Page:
In an adversarial system of justice, the fundamental right to the effective assistance of counsel is essential to a criminal defendant's due process entitlement to a fair trial (see People v Caban, 5 NY3d 143, 152; People v Benevento, 91 NY2d 708, 711; People v Claudio, 83 NY2d 76, 80; NY Const, art I, § 6). "In reviewing the defendant's contention, we are guided by the instructions to avoid both confusing true ineffectiveness with mere losing tactics and according undue significance to retrospective analysis'" (People v Dean, 50 AD3d 1052, 1052-1053, quoting People v Baldi, 54 NY2d 137, 146; see People v Stultz, 2 NY3d 277, 284), and to view the record in its totality in order to determine whether the defendant was denied meaningful representation (see People v Ennis, 11 NY3d 403, 412, cert deniedUS, 129 S Ct 2383; People v Stultz, 2 NY3d at 283; People v Benevento, 91 NY2d at 712; People v Satterfield, 66 NY2d 796, 798-799). To prevail on a claim of ineffective assistance of counsel, "it is incumbent on defendant to demonstrate the absence of strategic or other legitimate explanations" for the alleged shortcomings of counsel (People v Rivera, 71 NY2d 705, 709; see People v Benevento, 91 NY2d at 712; People v Benn, 68 NY2d 941, 942; People v Alford, 33 AD3d 1014). Indeed, "a single error may qualify as ineffective assistance, but only when the error is sufficiently egregious and prejudicial as to compromise a defendant's right to a fair trial" (People v Caban, 5 NY3d at 152; see People v Cyrus, 48 AD3d 150, 153).

Upon our review of the totality of the record herein, we find that defense counsel engaged in "an inexplicably prejudicial course" of conduct throughout the trial, as opposed to merely misguided tactical errors, the cumulative effect of which was to deprive the defendant of the effective assistance of counsel and his right to a fair trial (People v Zaborski, 59 NY2d 863, 865; see People v Dean, 50 AD3d at 1053; People v Cortez, 296 AD2d 465, 466).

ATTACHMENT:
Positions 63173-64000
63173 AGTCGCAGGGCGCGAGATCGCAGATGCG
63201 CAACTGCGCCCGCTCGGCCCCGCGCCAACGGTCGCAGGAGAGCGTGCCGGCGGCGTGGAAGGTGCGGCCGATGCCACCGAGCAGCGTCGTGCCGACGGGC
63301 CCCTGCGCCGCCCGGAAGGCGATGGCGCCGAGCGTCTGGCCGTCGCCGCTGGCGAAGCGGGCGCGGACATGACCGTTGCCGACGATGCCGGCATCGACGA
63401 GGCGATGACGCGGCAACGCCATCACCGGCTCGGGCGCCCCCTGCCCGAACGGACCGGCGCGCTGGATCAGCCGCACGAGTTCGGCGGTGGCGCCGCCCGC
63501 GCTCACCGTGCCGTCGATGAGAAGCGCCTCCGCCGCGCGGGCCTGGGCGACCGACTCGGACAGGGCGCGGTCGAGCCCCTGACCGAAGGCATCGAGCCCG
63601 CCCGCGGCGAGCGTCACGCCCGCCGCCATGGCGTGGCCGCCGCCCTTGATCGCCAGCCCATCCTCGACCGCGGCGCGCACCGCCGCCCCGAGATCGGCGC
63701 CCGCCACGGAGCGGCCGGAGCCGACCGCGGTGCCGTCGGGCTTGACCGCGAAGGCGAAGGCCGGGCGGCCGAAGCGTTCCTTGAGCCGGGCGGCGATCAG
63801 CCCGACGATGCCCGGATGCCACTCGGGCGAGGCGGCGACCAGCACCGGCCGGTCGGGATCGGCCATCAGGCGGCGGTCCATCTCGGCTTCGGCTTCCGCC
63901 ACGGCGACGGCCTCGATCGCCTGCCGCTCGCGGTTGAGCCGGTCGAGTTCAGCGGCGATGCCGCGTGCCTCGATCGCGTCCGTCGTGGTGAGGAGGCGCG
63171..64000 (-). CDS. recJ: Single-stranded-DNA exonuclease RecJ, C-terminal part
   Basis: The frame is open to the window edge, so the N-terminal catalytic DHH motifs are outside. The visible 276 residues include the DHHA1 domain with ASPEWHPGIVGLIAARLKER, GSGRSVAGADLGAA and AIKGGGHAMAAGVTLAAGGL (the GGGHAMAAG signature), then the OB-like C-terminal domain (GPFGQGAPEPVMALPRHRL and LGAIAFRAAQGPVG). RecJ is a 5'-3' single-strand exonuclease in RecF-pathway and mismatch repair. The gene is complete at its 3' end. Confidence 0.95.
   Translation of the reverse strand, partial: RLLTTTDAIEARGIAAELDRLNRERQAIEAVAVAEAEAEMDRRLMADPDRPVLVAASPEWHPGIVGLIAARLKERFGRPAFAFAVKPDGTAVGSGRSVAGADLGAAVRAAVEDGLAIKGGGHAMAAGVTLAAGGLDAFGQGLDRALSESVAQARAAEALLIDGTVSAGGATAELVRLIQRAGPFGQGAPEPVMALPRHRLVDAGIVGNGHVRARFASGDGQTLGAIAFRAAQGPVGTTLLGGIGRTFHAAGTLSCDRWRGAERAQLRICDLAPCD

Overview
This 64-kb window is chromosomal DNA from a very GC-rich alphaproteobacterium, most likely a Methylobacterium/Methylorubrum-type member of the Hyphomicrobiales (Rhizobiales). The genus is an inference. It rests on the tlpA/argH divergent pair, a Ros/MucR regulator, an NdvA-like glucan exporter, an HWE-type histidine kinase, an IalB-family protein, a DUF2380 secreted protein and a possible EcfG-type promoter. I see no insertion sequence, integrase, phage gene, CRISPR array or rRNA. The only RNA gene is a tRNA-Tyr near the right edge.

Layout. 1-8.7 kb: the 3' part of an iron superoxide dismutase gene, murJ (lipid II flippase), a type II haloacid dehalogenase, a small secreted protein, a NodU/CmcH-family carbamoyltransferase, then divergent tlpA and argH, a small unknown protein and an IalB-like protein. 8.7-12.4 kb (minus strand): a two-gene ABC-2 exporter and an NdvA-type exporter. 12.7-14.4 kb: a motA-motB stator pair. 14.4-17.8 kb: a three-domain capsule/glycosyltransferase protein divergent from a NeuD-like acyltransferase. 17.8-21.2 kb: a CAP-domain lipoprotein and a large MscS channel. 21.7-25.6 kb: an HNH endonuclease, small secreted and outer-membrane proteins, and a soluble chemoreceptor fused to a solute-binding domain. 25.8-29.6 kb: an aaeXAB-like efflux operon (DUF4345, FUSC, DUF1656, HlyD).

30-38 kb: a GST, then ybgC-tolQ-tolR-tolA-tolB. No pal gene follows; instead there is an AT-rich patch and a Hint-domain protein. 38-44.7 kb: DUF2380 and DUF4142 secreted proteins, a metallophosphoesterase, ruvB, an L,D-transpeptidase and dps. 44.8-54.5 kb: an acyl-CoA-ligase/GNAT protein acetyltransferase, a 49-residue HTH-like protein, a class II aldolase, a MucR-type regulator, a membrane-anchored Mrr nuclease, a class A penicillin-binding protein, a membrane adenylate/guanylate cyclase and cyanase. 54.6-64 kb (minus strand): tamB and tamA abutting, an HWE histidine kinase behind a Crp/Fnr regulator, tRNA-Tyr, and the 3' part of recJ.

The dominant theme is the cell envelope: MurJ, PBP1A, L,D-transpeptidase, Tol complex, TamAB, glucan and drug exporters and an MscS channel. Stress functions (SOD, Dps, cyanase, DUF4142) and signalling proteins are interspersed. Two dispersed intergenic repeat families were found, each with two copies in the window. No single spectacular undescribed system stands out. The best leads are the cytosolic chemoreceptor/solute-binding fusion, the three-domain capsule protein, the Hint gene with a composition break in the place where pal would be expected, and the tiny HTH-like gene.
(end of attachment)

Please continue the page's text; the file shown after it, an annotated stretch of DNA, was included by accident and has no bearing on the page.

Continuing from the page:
The trial record underscores defense counsel's meager efforts and unsuccessful attempts to cross-examine witnesses with respect to identification discrepancies of the perpetrator as well as events leading up to the shooting. The complainant stated in the police report that on the day of the incident he was "followed to/from ATM/BA" to the driveway of his home, where he was shot by a "black," "male," named "UNK, Andrew." Subsequently and inconsistently, the complainant testified during a Rodriguez hearing (see People v Rodriguez, 79 NY2d 445, 450) that the perpetrator was "interracial" and then went on to identify the defendant. At trial, the complainant hesitated in attributing a racial category or ethnicity to the perpetrator in response to questioning by the court, saying that he was "light skin, just a little bit dark," perhaps looking "Hispanic" or "Dominican." Defense counsel then abandoned this topic.

With respect to the events leading up to the shooting, while the complainant's police report indicated that he was followed by the perpetrator from his bank's Automatic Teller Machine (ATM) to his residence, he did not provide this testimony on direct examination, instead testifying that he went directly home from work that night and was approached by the shooter while parking his car in his driveway. Despite this blatant discrepancy, defense counsel did not follow up with any cross-examination of the complainant on this issue.

While it is true that an attorney's trial strategy and "efforts should not be second-guessed with the clarity of hindsight to determine how the defense might have been more effective" (People v Benevento, 91 NY2d at 712; see People v Aiken, 45 NY2d 394, 399; People v Wagner, 104 AD2d 457, 459), where a witness has offered prior testimony which is significantly at odds with his or her trial testimony, the discrepancy can be used on cross-examination to cast doubt on the credibility of the witness (see People v Brown, 300 AD2d at 315). Instead of highlighting the discrepancies contained in the complainant's report to the police with his testimony at the Rodriguez hearing and at trial, defense counsel improperly failed to fully pursue ...